In the framing sequence, Snapper Carr and The Cheetah (who are apparently dating now?), witness the pre-Final Crisis Justice League battling Epoch the Time Lord, who sends them hurtling through time. In six, self-contained stories by different creative teams, pairs of Leaguers find themselves encountering DC heroes from different time periods for the length of a complete—if short—story, and then disappearing at the end of each, until reappearing in the second half of the framing sequence. (Similar to Justice League Europe Annual #2, actually, which was a pretty awesome comic).
Most of the creators are ones I’ve either never heard of, and/or never read anything by before, and none of them do truly exceptional work (The art of Jan Buran and “Daxiong” stand out from the pack the most, but mostly on account of their style, not because they seem to be leaps ahead of the rest of the artists or anything). It’s worth noting that the bar for Justice League art is set so low though that even if the bulk of this work is merely mediocre, at least none of it is working at direct cross-purposes with the work of any of the writers, the way Ed Benes’ art often did Brad Meltzer's or Dwayne McDuffie’s scripts.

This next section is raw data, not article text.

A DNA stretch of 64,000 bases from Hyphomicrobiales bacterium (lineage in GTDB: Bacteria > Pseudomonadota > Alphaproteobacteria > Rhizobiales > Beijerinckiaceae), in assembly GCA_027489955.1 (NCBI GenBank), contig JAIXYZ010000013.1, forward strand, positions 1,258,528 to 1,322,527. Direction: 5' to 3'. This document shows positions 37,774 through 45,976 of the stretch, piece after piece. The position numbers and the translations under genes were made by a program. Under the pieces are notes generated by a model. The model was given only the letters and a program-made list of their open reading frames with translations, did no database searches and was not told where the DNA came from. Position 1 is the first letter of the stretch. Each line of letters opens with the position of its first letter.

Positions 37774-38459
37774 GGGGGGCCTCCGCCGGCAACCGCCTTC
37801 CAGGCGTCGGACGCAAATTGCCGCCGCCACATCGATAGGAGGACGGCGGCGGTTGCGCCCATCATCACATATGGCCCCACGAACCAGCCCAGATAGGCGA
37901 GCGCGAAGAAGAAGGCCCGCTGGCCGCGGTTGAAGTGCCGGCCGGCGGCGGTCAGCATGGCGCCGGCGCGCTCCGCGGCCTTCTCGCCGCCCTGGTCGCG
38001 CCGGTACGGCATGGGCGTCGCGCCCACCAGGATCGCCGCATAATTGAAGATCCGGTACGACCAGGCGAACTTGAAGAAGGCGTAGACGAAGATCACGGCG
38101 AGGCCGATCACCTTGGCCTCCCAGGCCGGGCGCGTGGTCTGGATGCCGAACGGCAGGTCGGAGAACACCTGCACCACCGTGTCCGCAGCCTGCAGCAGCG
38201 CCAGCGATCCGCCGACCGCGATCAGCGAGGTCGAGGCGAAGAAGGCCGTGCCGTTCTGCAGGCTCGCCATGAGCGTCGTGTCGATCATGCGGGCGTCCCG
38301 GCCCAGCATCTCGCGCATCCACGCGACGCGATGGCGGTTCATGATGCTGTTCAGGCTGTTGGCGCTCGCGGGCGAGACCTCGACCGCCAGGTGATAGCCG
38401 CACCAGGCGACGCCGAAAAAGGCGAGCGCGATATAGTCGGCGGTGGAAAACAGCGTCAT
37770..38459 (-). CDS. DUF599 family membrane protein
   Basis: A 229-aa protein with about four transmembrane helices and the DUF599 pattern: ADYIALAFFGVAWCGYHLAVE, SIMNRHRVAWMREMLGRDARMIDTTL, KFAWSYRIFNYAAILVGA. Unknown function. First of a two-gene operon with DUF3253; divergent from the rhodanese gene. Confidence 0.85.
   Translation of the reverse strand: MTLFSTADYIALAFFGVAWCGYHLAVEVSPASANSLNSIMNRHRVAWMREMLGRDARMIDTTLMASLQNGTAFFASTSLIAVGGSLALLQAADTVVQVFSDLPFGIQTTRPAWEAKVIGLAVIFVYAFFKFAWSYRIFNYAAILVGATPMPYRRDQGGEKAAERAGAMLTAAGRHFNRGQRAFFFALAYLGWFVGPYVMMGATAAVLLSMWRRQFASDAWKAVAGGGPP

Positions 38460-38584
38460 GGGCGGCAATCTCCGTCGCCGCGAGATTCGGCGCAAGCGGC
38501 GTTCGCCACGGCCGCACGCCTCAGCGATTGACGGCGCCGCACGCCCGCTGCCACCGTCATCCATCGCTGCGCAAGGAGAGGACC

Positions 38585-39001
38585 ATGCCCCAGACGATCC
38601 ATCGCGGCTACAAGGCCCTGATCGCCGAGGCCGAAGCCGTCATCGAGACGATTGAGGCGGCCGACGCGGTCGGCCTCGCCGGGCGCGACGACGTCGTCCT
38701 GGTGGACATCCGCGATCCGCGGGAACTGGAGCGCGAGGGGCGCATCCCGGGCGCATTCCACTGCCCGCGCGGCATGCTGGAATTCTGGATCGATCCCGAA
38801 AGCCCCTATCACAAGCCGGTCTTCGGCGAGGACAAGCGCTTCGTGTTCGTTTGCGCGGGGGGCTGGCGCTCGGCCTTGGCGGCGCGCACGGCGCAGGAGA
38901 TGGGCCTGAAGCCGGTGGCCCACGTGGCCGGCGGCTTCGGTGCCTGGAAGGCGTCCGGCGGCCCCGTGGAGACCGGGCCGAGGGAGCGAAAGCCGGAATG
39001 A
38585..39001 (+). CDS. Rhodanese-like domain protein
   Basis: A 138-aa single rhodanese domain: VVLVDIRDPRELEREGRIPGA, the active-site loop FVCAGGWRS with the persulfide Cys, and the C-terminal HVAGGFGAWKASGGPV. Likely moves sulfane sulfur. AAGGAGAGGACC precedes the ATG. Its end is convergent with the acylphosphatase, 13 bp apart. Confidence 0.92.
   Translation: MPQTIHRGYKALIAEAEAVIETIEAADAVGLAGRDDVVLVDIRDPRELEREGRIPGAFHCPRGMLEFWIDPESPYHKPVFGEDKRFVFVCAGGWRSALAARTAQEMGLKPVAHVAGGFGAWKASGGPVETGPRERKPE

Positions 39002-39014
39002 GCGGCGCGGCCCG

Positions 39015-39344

Likewise none of the scripts are going to change your life or anything, but they’re good enough to fit a whole story into about ten pages or so, and this book accomplishes the rare feat of an actual Justice League adventure between two covers—it seems like ever since the Justice League book was relaunched, all of the stories were about who was joining the team and who was leaving it and why, with a few issues devoted to promoting Salvation Run or Tangent or whatever.
It was fun just to see the Justice League doing Justice League things again, you know?
So what have we got? Green Lantern Hal Jordan and Red Arrow in the Old West with Cinnamon; Vixen and Green Lantern John Stewart in Camelot with Shining Knight; Zatanna and Black Canary in 1939 with The Crimson Avenger; Green Arrow and Firestorm teaming up with The Bride from Grant Morrison and Doug Mahnke’s Seven Soldiers: Frankenstein against Ra’s al Ghul in 1942; Wonder Woman and Steel (who, hilariously, wasn’t even sent back in time with the others, but just randomly appears here; I like Steel and I’m not complaining he’s here, but maybe he should have appeared at the beginning with the rest of the team if they were going to use him) encounter The Black Pirate while fighting Starro in pirate days; and, finally, Superman and Doctor Light are sent to feudal Japan where they encounter an apparently new, DCU-version of Superfriend Samurai (this version's costume, by the way, is terrible).